Representatives from the international armed forces community, industry and academia warned of ongoing requirements to equip armoured vehicles with technology capable of allowing them to execute hybrid warfare operations, the Future Armoured Vehicles Survivability conference heard yesterday.
Addressing delegates at the event in London on 23 November 2016, officials from across the UK and Israeli Ministries of Defence (MoDs) as well as representatives from original equipment manufacturers, such as Rafael Advanced Defense Systems and General Dynamics European Land Systems (GDELS) highlighted emerging trends across the Contemporary Operating Environment (COE) and addressed suitable technology advances to deal with these issues.
According to event chairman, David Cullen, former Deputy Chief of General Staff at the UK MoD, the British Army for example continues to get to grips with its new ‘Strike’ concept which requires it to be equally capable of countering state and non-state aggressors at home and abroad while also conducting humanitarian aid/disaster relief (HADR) operations as and when required.
Echoing the thoughts of CGS General Sir Nicholas Carter who address the RUSI Land Warfare Conference in London on 28 June 2016, Cullen referred to the COE and associated financial restrictions across the World economy. He warned how the modern battlespace now comprised a diversity of threats with “adaptation” placed at the core if such a concept of operation is expected to succeed in the 21st Century. Key parameters in the COE now include interoperability; a whole force approach including other government agencies; manoeuvre and strike at distance; persistent engagement; and information dominance.
Describing continued importance of manoeuvre warfare, Cullen described how the COE continued to trend towards operations in more urban and complex areas, both of which provide particular complexity for armoured vehicle operations. Such thoughts were repeated by Defence and Science Technology Laboratory Capability Advisor for Mounted Close Combat, Platform Systems Division, Mike Dalzell, who informed delegates how November 2015’s Strategic Defence & Security Review had warned the armed forces not to choose between conventional defences against state-based threats; and requirement to counter threats that do not recognise national borders.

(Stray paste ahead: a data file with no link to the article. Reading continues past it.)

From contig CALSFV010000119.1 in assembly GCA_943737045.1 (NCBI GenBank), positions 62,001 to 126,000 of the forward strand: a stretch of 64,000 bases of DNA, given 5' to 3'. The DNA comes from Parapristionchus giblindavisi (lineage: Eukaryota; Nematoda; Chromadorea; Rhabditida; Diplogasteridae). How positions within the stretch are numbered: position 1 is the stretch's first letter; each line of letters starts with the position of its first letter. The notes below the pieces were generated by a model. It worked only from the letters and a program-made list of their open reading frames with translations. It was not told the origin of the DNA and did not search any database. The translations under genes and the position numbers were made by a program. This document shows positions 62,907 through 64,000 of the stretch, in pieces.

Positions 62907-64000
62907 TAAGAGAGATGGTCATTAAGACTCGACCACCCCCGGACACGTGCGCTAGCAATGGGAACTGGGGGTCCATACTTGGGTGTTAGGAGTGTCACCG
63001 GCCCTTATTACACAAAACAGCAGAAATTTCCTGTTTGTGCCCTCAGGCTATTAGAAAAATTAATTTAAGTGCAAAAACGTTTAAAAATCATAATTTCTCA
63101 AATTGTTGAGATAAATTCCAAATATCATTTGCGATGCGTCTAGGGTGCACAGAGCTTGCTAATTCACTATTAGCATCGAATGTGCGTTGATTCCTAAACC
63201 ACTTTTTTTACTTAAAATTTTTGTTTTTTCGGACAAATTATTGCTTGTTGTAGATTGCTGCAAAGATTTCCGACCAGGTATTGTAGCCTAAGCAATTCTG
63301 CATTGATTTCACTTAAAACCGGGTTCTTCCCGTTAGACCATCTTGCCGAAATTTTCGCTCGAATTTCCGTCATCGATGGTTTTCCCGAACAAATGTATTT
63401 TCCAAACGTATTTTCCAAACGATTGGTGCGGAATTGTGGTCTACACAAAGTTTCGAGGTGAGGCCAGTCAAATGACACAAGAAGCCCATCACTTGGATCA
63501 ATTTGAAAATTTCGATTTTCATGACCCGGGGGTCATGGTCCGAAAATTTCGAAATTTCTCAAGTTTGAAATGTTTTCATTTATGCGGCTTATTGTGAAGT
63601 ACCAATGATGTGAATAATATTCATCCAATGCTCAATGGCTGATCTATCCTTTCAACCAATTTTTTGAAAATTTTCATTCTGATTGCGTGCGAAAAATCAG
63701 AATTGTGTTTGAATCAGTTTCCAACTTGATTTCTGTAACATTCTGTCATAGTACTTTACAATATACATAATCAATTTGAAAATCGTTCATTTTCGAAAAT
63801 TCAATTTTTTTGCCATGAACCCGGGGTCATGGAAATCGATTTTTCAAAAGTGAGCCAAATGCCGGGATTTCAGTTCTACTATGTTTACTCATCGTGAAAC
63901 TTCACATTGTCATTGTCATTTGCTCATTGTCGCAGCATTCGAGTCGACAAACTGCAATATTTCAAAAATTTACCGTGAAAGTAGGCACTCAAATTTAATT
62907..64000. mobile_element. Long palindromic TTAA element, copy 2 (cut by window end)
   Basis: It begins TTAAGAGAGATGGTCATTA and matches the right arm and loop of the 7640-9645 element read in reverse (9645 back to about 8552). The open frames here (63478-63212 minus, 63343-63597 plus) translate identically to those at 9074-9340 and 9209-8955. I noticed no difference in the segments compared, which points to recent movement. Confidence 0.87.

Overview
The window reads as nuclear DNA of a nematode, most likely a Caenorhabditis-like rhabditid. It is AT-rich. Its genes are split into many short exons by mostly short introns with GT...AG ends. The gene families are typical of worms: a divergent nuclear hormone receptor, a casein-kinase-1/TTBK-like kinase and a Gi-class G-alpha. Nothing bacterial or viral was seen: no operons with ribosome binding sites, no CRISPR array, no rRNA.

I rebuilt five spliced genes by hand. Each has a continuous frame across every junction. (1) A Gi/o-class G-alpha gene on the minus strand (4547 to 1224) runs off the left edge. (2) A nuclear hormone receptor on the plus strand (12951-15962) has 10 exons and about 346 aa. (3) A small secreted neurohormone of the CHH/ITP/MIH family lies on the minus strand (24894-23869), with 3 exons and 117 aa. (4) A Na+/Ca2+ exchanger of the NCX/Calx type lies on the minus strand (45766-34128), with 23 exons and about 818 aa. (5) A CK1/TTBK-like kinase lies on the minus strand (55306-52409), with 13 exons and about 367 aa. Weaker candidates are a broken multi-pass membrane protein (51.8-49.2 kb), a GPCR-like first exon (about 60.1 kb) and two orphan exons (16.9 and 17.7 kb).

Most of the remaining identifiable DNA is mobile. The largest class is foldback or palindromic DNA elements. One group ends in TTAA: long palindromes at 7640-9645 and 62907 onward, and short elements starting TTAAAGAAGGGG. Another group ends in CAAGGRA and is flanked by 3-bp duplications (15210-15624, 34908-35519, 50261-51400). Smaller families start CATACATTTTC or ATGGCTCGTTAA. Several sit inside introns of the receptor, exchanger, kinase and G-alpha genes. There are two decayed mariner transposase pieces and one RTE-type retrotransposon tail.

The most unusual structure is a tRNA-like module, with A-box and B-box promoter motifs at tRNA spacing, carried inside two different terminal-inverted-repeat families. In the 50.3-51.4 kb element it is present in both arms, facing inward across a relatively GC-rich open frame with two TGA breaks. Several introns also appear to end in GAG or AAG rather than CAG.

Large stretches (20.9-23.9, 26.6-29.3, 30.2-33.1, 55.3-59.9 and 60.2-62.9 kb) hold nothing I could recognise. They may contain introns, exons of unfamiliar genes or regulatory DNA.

“Today we face both and must respond to both,” Dalzell quoted from the SDSR itself while highlighting ongoing returns to divisional operations optimised for high intensity combat operations based around the AJAX and Mechnanised Infantry Vehicle (MIV) concepts. Highlighting the emergence of asymmetric warfare during recent campaigns in Iraq and Afghanistan, Dalzell referred to ongoing requirements to counter rocket propelled grenades in a 360-degree urban battlespace as well as the improvised explosive device (IED) threat which has become more intense.
“Lebanon in 2006 provided us a first glimpse of something different,” Dalzell warned while referring to Israel Defense Force (IDF) operations against Hezbollah, the latter of which started to fight in a very “state-like” manor with anti-tank guided munitions. “The future is not exactly as we said it might be,” Dalzell warned while referring to long range ATGMs destroying Syrian Army T-72 main battle tanks at ranges between two and three kilometres; while in Ukraine, tank-on-tank warfare is not over.
“There are still small numbers of MBTs engaging each other in eastern Ukraine,” he warned. Similar sentiments were described by the Israeli MoD’s Head of the Future Combat Vehicle Development Team, Didi Ben Yoash, who proclaimed ongoing desires to balance mobility, firepower and survivability. Also referring to the Lebanon conflict of 2006, Yoash described it as the “final wake-up call” for the IDF in regards to requirements for Active Protection Systems.